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15 SEO Worst Enemies



You’ve landed a small business or startup client, and began developing your SEO strategy. Despite the potential you see in the client’s site (product or service) to leverage a great SEO campaign, soon you realize nothing is getting done because your client has accidentally turned him or herself into the SEO project’s worse enemy.

Note: This article mentions SEO, but it applies to any digital marketing practice.

15 Symptoms of SEO Enemy :

  1.  Nothing gets approved until the client understands it to the micromanagement level, in that every single thing needs to be explained over and over till the client becomes an expert on that particular task himself.
  2.  You find yourself constantly trying to convince your client with all kinds of persuasive evidence and data of why a certain tool should be used or an SEO  component should be implemented.
  3.  Having so many stakeholders they achieve paralysis by committee. For every request, there are two degrees, or even more, of separation that requires approval first.
  4.  You are spending the majority of your time training the client instead of moving forward with the SEO plan.
  5. After tons of work allocated to convince a client, there is still impediment after impediment.
  6.  Your client asks for second opinions to friends, family, and other SEOs not working on the project.
  7.  The client has read something online and wants to teach you.
  8.  The Webmaster or Web developer won’t let you implement any changes, and he influences client’s decisions.
  9.  You begin to question if you are in the right career because of the frustration level.
  10.  Your client assigned an Online Operations Officer whose previous career was as a bank teller (true story).
  11.  The client has decided to break down key roles among staff members who do not have any experience with online marketing, so now not only do you have to train the client, but the entire staff –if you want anything to get done.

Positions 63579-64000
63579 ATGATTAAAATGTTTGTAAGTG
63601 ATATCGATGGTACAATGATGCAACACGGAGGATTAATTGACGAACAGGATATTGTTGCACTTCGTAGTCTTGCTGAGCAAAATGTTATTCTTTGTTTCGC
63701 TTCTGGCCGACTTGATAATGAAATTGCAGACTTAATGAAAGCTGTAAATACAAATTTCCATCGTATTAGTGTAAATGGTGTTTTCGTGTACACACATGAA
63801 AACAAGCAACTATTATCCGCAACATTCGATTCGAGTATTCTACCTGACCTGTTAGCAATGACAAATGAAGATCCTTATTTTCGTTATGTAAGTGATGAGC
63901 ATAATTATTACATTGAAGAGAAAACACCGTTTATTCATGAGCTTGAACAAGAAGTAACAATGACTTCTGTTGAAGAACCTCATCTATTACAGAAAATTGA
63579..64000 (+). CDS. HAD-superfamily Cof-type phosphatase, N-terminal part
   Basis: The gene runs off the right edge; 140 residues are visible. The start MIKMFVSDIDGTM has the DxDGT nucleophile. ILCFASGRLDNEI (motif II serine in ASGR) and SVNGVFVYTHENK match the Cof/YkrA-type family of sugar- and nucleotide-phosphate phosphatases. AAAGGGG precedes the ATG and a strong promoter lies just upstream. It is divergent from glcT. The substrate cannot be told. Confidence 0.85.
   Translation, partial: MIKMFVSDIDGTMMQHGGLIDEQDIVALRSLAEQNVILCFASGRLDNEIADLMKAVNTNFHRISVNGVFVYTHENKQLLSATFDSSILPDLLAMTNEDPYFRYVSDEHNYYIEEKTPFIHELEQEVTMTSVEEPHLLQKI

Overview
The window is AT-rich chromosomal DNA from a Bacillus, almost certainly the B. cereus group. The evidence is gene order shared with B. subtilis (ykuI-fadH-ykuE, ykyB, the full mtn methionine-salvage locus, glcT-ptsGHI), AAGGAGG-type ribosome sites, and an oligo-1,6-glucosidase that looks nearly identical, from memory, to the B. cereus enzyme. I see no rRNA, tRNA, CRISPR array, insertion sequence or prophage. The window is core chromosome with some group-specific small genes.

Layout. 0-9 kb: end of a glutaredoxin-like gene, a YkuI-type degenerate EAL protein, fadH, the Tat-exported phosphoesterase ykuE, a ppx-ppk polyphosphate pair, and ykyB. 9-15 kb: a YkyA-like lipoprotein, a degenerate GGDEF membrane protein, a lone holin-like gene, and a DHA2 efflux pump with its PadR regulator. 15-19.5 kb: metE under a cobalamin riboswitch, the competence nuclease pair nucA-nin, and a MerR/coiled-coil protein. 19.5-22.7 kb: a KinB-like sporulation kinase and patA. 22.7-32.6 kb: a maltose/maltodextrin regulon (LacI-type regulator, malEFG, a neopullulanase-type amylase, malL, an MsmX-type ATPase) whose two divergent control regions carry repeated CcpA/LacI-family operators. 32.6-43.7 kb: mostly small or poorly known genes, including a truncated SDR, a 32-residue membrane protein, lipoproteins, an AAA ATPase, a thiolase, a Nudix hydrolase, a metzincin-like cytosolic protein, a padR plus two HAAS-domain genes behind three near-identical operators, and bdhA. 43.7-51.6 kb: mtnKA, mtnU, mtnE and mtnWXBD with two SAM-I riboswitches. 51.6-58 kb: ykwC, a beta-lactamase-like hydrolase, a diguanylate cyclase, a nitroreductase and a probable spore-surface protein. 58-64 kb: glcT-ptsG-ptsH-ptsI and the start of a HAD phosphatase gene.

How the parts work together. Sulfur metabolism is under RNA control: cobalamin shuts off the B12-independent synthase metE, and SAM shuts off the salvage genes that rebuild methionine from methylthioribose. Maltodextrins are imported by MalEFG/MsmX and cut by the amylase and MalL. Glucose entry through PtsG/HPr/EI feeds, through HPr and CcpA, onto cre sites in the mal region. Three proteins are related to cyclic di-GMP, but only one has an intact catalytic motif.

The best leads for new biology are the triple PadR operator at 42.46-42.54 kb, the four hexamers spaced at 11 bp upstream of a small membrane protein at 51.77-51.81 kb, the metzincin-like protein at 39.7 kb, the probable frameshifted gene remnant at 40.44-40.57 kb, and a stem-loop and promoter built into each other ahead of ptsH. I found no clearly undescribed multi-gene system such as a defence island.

12.  The staff goes silent; they don’t understand SEO recommendations and go quiet on you because they are afraid to ask for fear of looking incompetent with the boss.
  13.  The client asks for an SEO or Social Media marketing plan but does not have the human resources or the tools to execute it.
  14.  An over-protective client who sabotages any SEO progress or recommendation just because he or she doesn’t understand results and the client is not trusting you, either.
  15. The client who fails to see the value because has never heard things like “why content is important to SEO, or what is inbound marketing?” — even after you’ve explained it in simple terms, trained about it, and listen to concerns.

What to do?

Not to be fatalist but, realistically, you can only do about two things when “SEO Enemy” emerges:

  1. Decide if the time spent on training, convincing, explaining, waiting, fixing things, etc are financially worth your time. If the benefits are greater than the downfall then, by all means, go for it.
  2. If you find that you’re losing more than you’re gaining, it’s time to let go.  A client who is draining your time and energy inefficiently, it’s logistically and financially not worth it and a sign of a poor match.
  3. The is a possibility that the issues with the client are contextual factors. If there is the case read:. How To Save Your SEO Project With Four Contextual Factors

And I leave you with a quote from Rand Fishkin, CEO of

“… you should be willing to walk away from poor matches, and there are going to be a lot of them.  Every consultant I’ve talked to and many, many in-house, unfortunately, marketing folks who do SEO have said, “”Yeah, there were a lot of times where we had to do a ton of work to convince our potential client or a team or a boss to invest in us. Then once we got rolling, there was just impediment after impediment because the belief wasn’t really there. The trust wasn’t there, and the willingness… wasn’t there.”
If those things are lacking, this process is just going to be way harder than going out and pitching someone else. So I might urge you to do that.”  –[let it go].


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